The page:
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Heart

Medical

Transplanted pig heart kept ticking for over two years

Researchers from the National Heart, Lung and Blood Institute (NHLBI) in Bethesda, Maryland, have managed to keep a pig heart beating for 945 days inside the body of a live baboon. This record-breaking outcome leaves scientists hopeful for the potential for xenotransplantation, the transplantation of animal organs or tissues into humans, to address worldwide organ shortages.Read More

Medical

Cyborg cardiac patch offers alternative to heart transplants

An engineered cardiac patch has been created that incorporates human cells with flexible electronics and a nanocomposite structure to not only replace damaged heart tissue, but also provide remote monitoring, electrical stimulation, and the release of medication on demand. Using electroactive polymers and a combination of biological and engineered parts, the patch contracts and expands just like normal human heart tissue, but regulates those actions with the precision of a finely-tuned machine.Read More

Medical

Stripping donor hearts and repopulating them with recipient-derived stem cells

Heart transplants have been around since 1967, but they're still anything but routine. In an effort to ensure a steady supply of compatible organs, a team of scientists from Massachusetts General Hospital (MGH) is working on ways to create bioengineered human hearts by first stripping donor hearts of cells that could provoke an immune response in a potential recipient, and then using the recipient's own induced pluripotent stem cells (iPSCs) to generate cardiac muscle cells that can be used to repopulate the heart in an automated bioreactor system.Read More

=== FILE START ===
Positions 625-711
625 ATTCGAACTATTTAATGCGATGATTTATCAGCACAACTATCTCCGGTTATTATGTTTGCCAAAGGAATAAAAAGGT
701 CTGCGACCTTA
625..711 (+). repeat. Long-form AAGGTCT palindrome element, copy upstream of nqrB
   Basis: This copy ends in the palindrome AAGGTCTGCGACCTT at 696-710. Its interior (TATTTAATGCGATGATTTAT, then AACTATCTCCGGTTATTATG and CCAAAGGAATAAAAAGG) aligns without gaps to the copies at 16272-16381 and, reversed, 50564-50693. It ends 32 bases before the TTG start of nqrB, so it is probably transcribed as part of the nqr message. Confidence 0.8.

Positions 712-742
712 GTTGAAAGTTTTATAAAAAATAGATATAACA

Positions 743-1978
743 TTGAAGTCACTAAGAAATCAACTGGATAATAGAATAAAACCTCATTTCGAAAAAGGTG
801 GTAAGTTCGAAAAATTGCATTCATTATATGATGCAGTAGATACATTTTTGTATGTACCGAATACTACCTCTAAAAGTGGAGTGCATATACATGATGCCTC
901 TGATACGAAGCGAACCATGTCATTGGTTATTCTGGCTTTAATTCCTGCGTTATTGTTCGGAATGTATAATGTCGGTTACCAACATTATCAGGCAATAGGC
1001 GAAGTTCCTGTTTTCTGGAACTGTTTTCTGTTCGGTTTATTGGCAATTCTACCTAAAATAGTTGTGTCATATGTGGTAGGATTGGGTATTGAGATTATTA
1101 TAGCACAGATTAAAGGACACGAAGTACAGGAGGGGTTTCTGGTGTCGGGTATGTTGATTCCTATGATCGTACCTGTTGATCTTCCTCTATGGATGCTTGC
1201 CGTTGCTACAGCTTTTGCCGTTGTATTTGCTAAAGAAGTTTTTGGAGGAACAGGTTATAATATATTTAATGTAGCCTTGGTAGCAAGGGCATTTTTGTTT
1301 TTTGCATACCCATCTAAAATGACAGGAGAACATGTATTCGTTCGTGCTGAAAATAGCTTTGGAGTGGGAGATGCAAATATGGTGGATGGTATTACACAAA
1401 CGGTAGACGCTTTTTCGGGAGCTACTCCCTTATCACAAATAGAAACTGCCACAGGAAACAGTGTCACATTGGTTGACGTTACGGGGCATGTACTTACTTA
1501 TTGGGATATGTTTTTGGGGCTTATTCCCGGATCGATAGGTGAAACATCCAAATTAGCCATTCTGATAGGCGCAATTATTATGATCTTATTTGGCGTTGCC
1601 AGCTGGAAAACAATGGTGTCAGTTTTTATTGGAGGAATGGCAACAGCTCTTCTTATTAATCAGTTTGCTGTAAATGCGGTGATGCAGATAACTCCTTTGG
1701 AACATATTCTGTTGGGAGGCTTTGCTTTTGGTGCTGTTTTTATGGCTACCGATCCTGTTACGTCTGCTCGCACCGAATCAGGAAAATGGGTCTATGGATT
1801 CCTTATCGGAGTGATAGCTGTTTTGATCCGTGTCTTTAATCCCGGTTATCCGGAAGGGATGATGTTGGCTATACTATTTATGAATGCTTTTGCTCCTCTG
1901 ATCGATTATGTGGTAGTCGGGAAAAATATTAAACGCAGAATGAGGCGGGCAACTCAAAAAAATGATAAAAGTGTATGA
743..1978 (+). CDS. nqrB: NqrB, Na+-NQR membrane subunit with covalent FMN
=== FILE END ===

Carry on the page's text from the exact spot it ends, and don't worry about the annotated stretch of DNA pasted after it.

Medical

Electrically-trained muscle cells get damaged hearts pumping

Repairing damaged hearts with healthy cells derived from the patient's own skin or blood is a promising approach to tackling cardiovascular disease, but it does have its limitations. Difficulty in getting the young, freshly implanted cells to integrate and beat in-synch with the surrounding muscle has so far held the technique back. Now scientists are reporting an important advance in this area, demonstrating for the first time that electrically stimulating the new cells can give their development a critical boost. Read More

Medical

Smartphone stethoscope reportedly "just as good" as traditional models

Although peripheral devices now allow smartphones to serve as everything from weather stations to eye-examiners, it's typically thought that genuine purpose-built tools still perform best. In the case of stethoscopes, however, that may not be the case. Researchers with Florida-based Orlando Health recently determined that HeartBuds – a new stethoscope device/app – performed as well as traditional stethoscopes, and better than a commonly-used disposable model.Read More

Medical

Hydrogel boosts uptake of stem cells in repairing damaged hearts

With their ability to help repair damaged muscle, stem cells have shown promise as tools for rebuilding the body's organs, but their potential is yet to be fully realized – especially when it comes to the heart. Part of this is because only a small percentage of stem cells injected actually survive the process, but a newly developed liquid could make life a little easier for freshly transplanted cells. Researchers have found that encapsulating them in a sticky hydrogel gives them the ability to not only survive, but multiply and improve the injured heart's ability to pump blood. Read More

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